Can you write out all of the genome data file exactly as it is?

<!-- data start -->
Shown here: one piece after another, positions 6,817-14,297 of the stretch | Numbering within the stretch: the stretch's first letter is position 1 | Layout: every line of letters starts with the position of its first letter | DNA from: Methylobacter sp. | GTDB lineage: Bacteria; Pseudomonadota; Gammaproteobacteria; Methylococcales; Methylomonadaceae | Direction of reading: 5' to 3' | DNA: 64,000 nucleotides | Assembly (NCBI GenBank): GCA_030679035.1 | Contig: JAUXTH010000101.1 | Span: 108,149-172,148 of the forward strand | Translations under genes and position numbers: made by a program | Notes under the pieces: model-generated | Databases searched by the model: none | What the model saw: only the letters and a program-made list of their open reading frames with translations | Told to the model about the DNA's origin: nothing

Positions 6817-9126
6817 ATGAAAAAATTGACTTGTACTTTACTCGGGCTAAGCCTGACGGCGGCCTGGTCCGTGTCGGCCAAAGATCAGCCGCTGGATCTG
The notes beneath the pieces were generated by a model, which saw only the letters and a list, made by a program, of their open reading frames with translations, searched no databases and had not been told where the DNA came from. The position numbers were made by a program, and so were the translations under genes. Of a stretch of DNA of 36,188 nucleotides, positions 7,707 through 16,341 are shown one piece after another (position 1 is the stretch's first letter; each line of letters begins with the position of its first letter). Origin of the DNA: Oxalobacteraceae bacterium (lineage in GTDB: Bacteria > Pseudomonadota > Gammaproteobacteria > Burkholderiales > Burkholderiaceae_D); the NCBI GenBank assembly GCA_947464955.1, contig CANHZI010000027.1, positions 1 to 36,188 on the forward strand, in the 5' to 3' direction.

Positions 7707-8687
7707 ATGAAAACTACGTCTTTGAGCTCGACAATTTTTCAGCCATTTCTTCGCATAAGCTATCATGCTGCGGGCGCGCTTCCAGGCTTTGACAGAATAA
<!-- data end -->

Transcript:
Shown here: one piece after another, positions 6,817-14,297 of the stretch | Numbering within the stretch: the stretch's first letter is position 1 | Layout: every line of letters starts with the position of its first letter | DNA from: Methylobacter sp. | GTDB lineage: Bacteria; Pseudomonadota; Gammaproteobacteria; Methylococcales; Methylomonadaceae | Direction of reading: 5' to 3' | DNA: 64,000 nucleotides | Assembly (NCBI GenBank): GCA_030679035.1 | Contig: JAUXTH010000101.1 | Span: 108,149-172,148 of the forward strand | Translations under genes and position numbers: made by a program | Notes under the pieces: model-generated | Databases searched by the model: none | What the model saw: only the letters and a program-made list of their open reading frames with translations | Told to the model about the DNA's origin: nothing

Positions 6817-9126
6817 ATGAAAAAATTGACTTGTACTTTACTCGGGCTAAGCCTGACGGCGGCCTGGTCCGTGTCGGCCAAAGATCAGCCGCTGGATCTG
The notes beneath the pieces were generated by a model, which saw only the letters and a list, made by a program, of their open reading frames with translations, searched no databases and had not been told where the DNA came from. The position numbers were made by a program, and so were the translations under genes. Of a stretch of DNA of 36,188 nucleotides, positions 7,707 through 16,341 are shown one piece after another (position 1 is the stretch's first letter; each line of letters begins with the position of its first letter). Origin of the DNA: Oxalobacteraceae bacterium (lineage in GTDB: Bacteria > Pseudomonadota > Gammaproteobacteria > Burkholderiales > Burkholderiaceae_D); the NCBI GenBank assembly GCA_947464955.1, contig CANHZI010000027.1, positions 1 to 36,188 on the forward strand, in the 5' to 3' direction.

Positions 7707-8687
7707 ATGAAAACTACGTCTTTGAGCTCGACAATTTTTCAGCCATTTCTTCGCATAAGCTATCATGCTGCGGGCGCGCTTCCAGGCTTTGACAGAATAA